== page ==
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Miniaturized embryo array for automated trapping, immobilization and microperfusion of zebrafish embryos.

Akagi J, Khoshmanesh K, Evans B, Hall CJ, Crosier KE, Cooper JM, Crosier PS, Wlodkowic D - PLoS ONE (2012)

Bottom Line: Throughout the incubation, the position of individual embryos is registered.Importantly, we also for first time show that microfluidic embryo array technology can be effectively used for the analysis of anti-angiogenic compounds using transgenic zebrafish line (fli1a:EGFP).The work provides a new rationale for rapid and automated manipulation and analysis of developing zebrafish embryos at a large scale.

View Article: PubMed Central - PubMed

Affiliation: The BioMEMS Research Group, School of Chemical Sciences, University of Auckland, Auckland, New Zealand.

ABSTRACT
Zebrafish (Danio rerio) has recently emerged as a powerful experimental model in drug discovery and environmental toxicology. Drug discovery screens performed on zebrafish embryos mirror with a high level of accuracy the tests usually performed on mammalian animal models, and fish embryo toxicity assay (FET) is one of the most promising alternative approaches to acute ecotoxicity testing with adult fish. Notwithstanding this, automated in-situ analysis of zebrafish embryos is still deeply in its infancy. This is mostly due to the inherent limitations of conventional techniques and the fact that metazoan organisms are not easily susceptible to laboratory automation. In this work, we describe the development of an innovative miniaturized chip-based device for the in-situ analysis of zebrafish embryos. We present evidence that automatic, hydrodynamic positioning, trapping and long-term immobilization of single embryos inside the microfluidic chips can be combined with time-lapse imaging to provide real-time developmental analysis. Our platform, fabricated using biocompatible polymer molding technology, enables rapid trapping of embryos in low shear stress zones, uniform drug microperfusion and high-resolution imaging without the need of manual embryo handling at various developmental stages. The device provides a highly controllable fluidic microenvironment and post-analysis eleuthero-embryo stage recovery. Throughout the incubation, the position of individual embryos is registered. Importantly, we also for first time show that microfluidic embryo array technology can be effectively used for the analysis of anti-angiogenic compounds using transgenic zebrafish line (fli1a:EGFP). The work provides a new rationale for rapid and automated manipulation and analysis of developing zebrafish embryos at a large scale.

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Assessment of microenvironmental conditions inside the chip:A) 3D streamline of flow obtained by computational fluid dynamic simulations across the fully loaded device. Perfusion was simulated at a volumetric flow rate of 0.4 ml/min; B) Contours of shear stress (Pa) exerted on embryos across the whole device. There sections of the chip (upper, middle and lower part) are magnified for clarity. Perfusion was simulated at a volumetric flow rate of 0.4 ml/min; C) Performance curves of the chip as a function of the volumetric flow rate; D) Time-lapse images of developing zebrafish embryos collected every 24 hours. Embryos were loaded on a chip at the volumetric flow rate of 2 ml/min. Subsequently the chip was perfused at a rate of 0.4 ml/min for up to 72 hours.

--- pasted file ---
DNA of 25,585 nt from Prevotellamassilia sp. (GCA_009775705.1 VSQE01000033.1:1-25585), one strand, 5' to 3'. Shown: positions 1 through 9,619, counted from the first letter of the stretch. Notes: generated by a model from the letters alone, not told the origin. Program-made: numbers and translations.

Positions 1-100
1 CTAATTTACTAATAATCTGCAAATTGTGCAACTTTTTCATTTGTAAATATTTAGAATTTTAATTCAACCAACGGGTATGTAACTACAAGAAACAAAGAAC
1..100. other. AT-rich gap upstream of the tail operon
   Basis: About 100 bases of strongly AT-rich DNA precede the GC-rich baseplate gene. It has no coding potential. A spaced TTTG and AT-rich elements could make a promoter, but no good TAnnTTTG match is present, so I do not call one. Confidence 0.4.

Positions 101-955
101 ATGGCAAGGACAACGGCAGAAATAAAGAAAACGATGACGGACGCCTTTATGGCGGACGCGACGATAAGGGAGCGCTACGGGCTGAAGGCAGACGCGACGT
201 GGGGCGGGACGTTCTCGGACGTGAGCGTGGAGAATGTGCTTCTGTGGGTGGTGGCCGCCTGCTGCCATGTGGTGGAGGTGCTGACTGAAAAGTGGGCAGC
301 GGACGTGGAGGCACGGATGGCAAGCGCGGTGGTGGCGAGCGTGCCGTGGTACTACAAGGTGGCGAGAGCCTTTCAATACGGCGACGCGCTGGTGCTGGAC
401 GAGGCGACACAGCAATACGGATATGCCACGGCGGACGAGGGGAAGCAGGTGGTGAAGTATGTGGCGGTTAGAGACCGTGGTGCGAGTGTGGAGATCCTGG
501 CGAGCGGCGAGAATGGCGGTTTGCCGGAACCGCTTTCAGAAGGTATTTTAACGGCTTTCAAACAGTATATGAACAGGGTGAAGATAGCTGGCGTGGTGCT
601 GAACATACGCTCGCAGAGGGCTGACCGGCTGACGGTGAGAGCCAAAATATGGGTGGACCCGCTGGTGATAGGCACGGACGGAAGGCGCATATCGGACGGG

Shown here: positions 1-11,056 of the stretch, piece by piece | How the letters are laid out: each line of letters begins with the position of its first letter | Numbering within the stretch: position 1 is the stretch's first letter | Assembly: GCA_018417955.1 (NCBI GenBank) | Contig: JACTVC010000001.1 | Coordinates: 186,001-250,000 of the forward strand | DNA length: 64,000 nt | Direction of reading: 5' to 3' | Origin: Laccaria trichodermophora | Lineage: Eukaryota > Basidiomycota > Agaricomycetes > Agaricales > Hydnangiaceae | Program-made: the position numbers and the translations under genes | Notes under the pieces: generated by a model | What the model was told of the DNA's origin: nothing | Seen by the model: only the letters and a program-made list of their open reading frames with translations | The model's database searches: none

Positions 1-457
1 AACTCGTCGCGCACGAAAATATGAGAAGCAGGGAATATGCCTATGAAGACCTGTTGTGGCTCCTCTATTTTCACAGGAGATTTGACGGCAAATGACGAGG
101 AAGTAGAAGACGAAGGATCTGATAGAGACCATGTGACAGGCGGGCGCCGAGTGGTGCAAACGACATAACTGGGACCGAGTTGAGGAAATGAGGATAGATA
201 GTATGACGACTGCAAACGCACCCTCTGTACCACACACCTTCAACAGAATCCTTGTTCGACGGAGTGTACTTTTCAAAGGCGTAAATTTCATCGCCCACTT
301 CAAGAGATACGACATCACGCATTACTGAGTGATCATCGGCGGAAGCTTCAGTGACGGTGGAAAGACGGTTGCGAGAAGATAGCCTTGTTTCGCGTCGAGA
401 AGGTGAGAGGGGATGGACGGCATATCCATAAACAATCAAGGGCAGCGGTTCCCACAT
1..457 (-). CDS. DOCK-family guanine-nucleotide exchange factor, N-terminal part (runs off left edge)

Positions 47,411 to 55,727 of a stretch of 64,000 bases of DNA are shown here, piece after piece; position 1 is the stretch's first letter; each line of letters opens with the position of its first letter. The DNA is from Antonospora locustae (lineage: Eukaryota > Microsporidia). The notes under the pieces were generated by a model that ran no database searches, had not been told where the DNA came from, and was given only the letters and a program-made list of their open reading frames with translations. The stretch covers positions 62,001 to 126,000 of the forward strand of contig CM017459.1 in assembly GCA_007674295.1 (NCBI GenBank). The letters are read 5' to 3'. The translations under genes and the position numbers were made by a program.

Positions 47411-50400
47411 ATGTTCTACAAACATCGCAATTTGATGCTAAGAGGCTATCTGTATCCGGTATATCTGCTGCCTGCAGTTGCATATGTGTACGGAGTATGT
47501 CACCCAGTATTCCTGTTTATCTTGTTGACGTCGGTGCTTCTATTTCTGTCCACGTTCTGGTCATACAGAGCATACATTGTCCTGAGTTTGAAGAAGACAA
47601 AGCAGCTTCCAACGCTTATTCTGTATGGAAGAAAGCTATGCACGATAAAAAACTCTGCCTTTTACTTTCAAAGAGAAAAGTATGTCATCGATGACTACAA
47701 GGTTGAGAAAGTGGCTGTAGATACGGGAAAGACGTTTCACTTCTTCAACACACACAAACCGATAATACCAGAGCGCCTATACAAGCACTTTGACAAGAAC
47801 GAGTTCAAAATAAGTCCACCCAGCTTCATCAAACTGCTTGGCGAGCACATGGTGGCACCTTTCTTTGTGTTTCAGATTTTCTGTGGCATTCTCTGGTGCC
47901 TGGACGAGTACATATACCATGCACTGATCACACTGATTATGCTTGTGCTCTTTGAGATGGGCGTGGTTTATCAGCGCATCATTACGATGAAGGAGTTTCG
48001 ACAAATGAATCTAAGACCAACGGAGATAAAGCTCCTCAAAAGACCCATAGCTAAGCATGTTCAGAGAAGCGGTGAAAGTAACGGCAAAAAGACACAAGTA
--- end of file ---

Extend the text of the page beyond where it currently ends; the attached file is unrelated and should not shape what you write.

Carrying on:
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pone-0036630-g004: Assessment of microenvironmental conditions inside the chip:A) 3D streamline of flow obtained by computational fluid dynamic simulations across the fully loaded device. Perfusion was simulated at a volumetric flow rate of 0.4 ml/min; B) Contours of shear stress (Pa) exerted on embryos across the whole device. There sections of the chip (upper, middle and lower part) are magnified for clarity. Perfusion was simulated at a volumetric flow rate of 0.4 ml/min; C) Performance curves of the chip as a function of the volumetric flow rate; D) Time-lapse images of developing zebrafish embryos collected every 24 hours. Embryos were loaded on a chip at the volumetric flow rate of 2 ml/min. Subsequently the chip was perfused at a rate of 0.4 ml/min for up to 72 hours.

Mentions: To demonstrate the feasibility for developmental analysis of zebrafish embryos over extended periods of time, we next performed numerical simulations to estimate both the flow velocity and the extent of shear stress exerted over embryos. Firstly, a 3D model of the entire device was built and analysis of flow profile obtained by computational fluid dynamic simulations across the fully loaded device. The embryos were simulated as rigid, not deformable spheres (Figure 4A). The distribution of shear stress inside the traps was then obtained from a 3D model (Figure 4B). The results indicated that the embryos encountered an average shear stress ranging from 1.83E–2 to 4.60E–2 Pa at the perfusion rate of 0.4 ml/min (Figure 4B and C). A maximum shear stress of 6.13E-2 Pa was to be experienced only by the embryos located in the first trap of each row (Figure 4B and C). This supported the notion that due to the nature of the flow inside the miniaturized trapping system the embryos will be kept within a low shear stress microenvironment. In this regard, we previously extensively explored signaling events associated with single cells under a range of flow induced mechanical loads [23], [30]. Our current results indicate that the trapped embryos generally experienced a shear stress at least two orders of magnitude lower than values reported to trigger cell signaling events [23], [30]. Moreover, in contrast to cells, embryos are protected by a robust physical barrier (chorion membrane) and therefore we anticipate that shear stress effects on developing embryos are negligible.